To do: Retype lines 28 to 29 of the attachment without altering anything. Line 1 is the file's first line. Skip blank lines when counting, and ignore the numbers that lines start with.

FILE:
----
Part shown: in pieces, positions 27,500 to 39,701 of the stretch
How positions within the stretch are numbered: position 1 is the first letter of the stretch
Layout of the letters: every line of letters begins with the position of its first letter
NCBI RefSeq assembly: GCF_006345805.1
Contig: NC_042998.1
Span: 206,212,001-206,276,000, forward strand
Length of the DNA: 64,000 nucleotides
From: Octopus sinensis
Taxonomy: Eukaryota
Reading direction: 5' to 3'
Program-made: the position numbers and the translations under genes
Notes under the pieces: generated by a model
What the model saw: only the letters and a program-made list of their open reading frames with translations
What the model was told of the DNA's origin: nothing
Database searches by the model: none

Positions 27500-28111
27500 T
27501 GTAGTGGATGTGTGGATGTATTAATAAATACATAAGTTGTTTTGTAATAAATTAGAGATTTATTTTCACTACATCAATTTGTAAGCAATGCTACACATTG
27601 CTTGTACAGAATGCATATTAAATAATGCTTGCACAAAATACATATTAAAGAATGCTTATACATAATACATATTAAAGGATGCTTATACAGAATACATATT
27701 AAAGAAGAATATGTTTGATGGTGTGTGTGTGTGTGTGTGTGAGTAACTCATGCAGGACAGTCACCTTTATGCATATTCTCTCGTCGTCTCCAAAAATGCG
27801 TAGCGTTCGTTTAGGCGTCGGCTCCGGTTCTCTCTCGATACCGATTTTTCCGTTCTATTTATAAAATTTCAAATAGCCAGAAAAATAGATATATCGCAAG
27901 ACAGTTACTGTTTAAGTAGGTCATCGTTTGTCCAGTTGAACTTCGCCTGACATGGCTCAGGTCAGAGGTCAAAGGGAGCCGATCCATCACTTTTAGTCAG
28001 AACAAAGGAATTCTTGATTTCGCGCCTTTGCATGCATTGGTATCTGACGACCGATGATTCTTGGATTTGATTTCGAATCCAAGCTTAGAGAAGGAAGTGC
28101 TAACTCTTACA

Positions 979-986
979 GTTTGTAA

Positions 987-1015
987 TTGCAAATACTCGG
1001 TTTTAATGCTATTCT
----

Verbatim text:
987 TTGCAAATACTCGG
1001 TTTTAATGCTATTCT